Saturday, January 26, 2008

McCain vs. Madison

I take exception with some libertarian ideas; since that's not the point of this post I won't bother rehashing them now. If you know how to search through labels, you'll likely find them in the archives.

But there is the occasional gem from organizations like Cato. You can read one such gem by the same title as this blog post here.

In the article, John Samples hits a couple of them out of the park.

Matt Welch's new book McCain: The Myth of a Maverick lays out the senator's philosophy. McCain once said "each and every one of us has a duty to serve a cause greater than our own self-interest." That cause will be the good of the collective, often defined as the nation or the national community.

That sounds fine and rather patriotic until your realize McCain's statement puts the nation before the individual, duties before rights (which are not mentioned), and denigrates the concerns of individuals to mere self-interest. None of these ideas have much to do with James Madison or conservatism.

Samples then calls McCain out for what he really is: a Progressive.

In contrast, Progressives see speech as a means to a collective good -- improved public debate -- attained by government restrictions on individual liberty. In this view, free speech and free spending are mere self-interest or selfishness, vices to be overcome by benevolent censors.

For McCain, such self-interest should be sacrificed to the higher cause of "clean government." Hence, McCain's infamous statement on Don Imus's radio show: "I would rather have a clean government than one where quote First Amendment rights are being respected, that has become corrupt. If I had my choice, I'd rather have the clean government."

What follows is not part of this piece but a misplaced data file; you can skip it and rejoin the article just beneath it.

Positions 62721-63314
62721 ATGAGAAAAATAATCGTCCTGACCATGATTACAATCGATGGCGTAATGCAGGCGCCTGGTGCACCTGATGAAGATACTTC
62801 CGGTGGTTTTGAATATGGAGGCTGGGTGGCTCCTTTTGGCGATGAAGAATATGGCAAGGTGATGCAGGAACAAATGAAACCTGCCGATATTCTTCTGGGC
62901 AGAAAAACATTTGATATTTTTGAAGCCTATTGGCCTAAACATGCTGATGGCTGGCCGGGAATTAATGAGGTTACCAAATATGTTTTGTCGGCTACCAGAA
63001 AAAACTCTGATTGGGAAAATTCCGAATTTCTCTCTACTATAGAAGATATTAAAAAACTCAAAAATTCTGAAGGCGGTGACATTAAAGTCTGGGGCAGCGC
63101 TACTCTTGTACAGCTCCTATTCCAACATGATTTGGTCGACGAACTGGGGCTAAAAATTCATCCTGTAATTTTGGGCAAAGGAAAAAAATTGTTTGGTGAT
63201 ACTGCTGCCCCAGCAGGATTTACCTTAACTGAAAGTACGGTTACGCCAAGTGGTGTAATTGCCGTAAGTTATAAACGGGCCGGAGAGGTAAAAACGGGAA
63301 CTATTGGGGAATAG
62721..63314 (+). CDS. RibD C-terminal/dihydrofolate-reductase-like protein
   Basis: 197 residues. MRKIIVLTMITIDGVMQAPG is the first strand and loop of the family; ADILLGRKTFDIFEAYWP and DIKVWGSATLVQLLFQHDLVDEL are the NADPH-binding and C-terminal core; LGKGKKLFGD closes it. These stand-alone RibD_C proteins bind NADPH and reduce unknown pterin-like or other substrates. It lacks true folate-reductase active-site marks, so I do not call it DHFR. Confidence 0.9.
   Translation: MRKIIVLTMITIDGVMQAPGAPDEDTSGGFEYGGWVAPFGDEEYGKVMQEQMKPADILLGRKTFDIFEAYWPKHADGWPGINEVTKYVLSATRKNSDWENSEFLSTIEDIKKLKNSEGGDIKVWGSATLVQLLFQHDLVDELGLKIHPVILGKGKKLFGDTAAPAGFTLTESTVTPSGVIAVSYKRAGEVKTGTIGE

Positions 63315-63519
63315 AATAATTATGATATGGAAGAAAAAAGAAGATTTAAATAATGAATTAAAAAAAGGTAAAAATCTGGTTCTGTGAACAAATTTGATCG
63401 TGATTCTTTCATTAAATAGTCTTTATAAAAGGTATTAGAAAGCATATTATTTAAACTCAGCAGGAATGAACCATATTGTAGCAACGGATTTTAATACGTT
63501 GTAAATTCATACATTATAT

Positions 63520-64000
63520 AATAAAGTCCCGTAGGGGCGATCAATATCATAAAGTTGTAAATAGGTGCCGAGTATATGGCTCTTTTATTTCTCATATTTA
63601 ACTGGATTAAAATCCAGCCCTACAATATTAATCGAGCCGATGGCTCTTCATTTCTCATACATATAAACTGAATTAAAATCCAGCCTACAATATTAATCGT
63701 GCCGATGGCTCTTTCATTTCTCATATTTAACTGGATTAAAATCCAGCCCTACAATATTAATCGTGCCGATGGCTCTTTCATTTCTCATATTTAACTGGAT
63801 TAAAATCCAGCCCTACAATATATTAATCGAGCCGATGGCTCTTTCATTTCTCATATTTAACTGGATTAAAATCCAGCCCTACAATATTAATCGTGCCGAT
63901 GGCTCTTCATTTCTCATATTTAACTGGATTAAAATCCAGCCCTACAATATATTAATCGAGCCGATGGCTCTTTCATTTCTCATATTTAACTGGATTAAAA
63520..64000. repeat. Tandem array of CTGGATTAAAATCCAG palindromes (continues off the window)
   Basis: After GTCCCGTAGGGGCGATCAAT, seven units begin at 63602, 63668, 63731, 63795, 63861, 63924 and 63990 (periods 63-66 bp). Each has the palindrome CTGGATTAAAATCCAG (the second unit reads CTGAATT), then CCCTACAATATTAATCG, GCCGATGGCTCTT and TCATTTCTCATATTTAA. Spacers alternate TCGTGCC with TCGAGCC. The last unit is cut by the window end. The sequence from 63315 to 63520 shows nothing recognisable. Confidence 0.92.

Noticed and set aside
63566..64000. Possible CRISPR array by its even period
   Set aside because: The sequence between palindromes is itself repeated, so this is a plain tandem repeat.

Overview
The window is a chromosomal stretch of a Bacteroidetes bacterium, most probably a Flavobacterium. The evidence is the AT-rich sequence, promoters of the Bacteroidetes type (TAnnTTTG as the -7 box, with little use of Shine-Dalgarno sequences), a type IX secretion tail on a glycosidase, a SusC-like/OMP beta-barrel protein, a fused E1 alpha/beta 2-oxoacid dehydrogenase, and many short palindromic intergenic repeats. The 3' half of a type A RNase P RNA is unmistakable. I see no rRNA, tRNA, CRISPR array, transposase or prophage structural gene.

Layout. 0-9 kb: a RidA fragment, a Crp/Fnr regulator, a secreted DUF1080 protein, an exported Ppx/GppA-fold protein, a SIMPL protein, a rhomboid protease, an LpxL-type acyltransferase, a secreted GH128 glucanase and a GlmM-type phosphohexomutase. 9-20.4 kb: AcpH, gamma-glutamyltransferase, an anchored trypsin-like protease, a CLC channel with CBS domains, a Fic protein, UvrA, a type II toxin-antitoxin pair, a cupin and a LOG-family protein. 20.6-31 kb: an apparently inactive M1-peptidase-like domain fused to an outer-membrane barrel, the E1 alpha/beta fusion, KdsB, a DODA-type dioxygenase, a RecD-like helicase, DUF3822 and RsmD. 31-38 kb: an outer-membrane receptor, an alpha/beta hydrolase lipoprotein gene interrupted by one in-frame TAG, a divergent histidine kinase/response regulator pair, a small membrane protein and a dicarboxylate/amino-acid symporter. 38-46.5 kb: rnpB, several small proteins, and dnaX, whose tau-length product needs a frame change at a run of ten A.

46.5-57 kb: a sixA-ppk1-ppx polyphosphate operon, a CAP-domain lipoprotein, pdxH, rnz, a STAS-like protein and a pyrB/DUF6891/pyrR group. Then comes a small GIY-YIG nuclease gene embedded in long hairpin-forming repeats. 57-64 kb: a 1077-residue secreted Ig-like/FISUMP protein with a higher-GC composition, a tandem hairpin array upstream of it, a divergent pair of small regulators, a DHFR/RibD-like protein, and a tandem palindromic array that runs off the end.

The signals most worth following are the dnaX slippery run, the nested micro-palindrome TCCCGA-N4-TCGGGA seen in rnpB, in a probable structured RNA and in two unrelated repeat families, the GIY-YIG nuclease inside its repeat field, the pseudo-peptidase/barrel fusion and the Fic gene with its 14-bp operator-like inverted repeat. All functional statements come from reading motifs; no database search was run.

Ah, yes, almost forgot about his disdain for the First Amendment. President John "Clean Government" McCain; it has a rather awful sound to it, doesn't it?

I've recently come to the point where I realized I might vote third party, or write in a candidate if I'm unhappy with who gets the GOP nomination. I've expressed it numerous times in conversations, yet never quite as well as this:

The election of a Progressive like Clinton or Obama would deprive conservatives of power. The election of a Progressive like McCain would deprive conservatives of both the government and the means to resist Progressivism. Which is the lesser evil?

I would add this: there is a means to oppose Progressivism/Liberalism/Leftism which we have discussed numerous times here. With the blessings of Providence, we may yet enact a renewal under such a banner and return strict constitutional government to prominence.


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